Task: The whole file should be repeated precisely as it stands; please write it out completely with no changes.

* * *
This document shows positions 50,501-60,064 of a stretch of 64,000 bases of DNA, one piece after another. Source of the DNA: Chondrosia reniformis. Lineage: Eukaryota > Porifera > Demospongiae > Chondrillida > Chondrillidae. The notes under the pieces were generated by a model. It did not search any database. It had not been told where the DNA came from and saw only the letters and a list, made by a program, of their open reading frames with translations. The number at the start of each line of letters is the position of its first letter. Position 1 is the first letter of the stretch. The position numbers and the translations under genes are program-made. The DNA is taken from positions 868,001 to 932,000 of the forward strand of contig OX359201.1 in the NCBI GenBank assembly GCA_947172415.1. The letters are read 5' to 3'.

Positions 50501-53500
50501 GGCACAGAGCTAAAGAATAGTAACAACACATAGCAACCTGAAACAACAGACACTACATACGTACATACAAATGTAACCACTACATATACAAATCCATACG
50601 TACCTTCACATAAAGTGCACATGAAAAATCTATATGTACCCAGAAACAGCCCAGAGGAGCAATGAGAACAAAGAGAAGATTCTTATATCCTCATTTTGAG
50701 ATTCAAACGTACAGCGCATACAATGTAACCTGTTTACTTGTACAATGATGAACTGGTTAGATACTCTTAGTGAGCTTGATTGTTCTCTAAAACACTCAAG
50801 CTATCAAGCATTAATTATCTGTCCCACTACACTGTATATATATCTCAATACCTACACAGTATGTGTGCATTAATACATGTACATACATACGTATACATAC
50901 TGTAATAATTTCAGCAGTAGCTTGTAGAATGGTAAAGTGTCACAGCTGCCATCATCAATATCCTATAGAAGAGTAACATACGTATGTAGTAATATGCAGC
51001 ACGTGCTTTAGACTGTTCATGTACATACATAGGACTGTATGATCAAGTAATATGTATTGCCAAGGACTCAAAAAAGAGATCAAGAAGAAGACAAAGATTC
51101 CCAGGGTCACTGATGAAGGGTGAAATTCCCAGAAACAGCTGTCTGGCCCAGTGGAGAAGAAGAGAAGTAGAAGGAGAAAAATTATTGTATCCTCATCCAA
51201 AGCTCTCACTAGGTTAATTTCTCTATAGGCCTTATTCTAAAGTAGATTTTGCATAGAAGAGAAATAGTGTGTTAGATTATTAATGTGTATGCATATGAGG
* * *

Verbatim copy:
This document shows positions 50,501-60,064 of a stretch of 64,000 bases of DNA, one piece after another. Source of the DNA: Chondrosia reniformis. Lineage: Eukaryota > Porifera > Demospongiae > Chondrillida > Chondrillidae. The notes under the pieces were generated by a model. It did not search any database. It had not been told where the DNA came from and saw only the letters and a list, made by a program, of their open reading frames with translations. The number at the start of each line of letters is the position of its first letter. Position 1 is the first letter of the stretch. The position numbers and the translations under genes are program-made. The DNA is taken from positions 868,001 to 932,000 of the forward strand of contig OX359201.1 in the NCBI GenBank assembly GCA_947172415.1. The letters are read 5' to 3'.

Positions 50501-53500
50501 GGCACAGAGCTAAAGAATAGTAACAACACATAGCAACCTGAAACAACAGACACTACATACGTACATACAAATGTAACCACTACATATACAAATCCATACG
50601 TACCTTCACATAAAGTGCACATGAAAAATCTATATGTACCCAGAAACAGCCCAGAGGAGCAATGAGAACAAAGAGAAGATTCTTATATCCTCATTTTGAG
50701 ATTCAAACGTACAGCGCATACAATGTAACCTGTTTACTTGTACAATGATGAACTGGTTAGATACTCTTAGTGAGCTTGATTGTTCTCTAAAACACTCAAG
50801 CTATCAAGCATTAATTATCTGTCCCACTACACTGTATATATATCTCAATACCTACACAGTATGTGTGCATTAATACATGTACATACATACGTATACATAC
50901 TGTAATAATTTCAGCAGTAGCTTGTAGAATGGTAAAGTGTCACAGCTGCCATCATCAATATCCTATAGAAGAGTAACATACGTATGTAGTAATATGCAGC
51001 ACGTGCTTTAGACTGTTCATGTACATACATAGGACTGTATGATCAAGTAATATGTATTGCCAAGGACTCAAAAAAGAGATCAAGAAGAAGACAAAGATTC
51101 CCAGGGTCACTGATGAAGGGTGAAATTCCCAGAAACAGCTGTCTGGCCCAGTGGAGAAGAAGAGAAGTAGAAGGAGAAAAATTATTGTATCCTCATCCAA
51201 AGCTCTCACTAGGTTAATTTCTCTATAGGCCTTATTCTAAAGTAGATTTTGCATAGAAGAGAAATAGTGTGTTAGATTATTAATGTGTATGCATATGAGG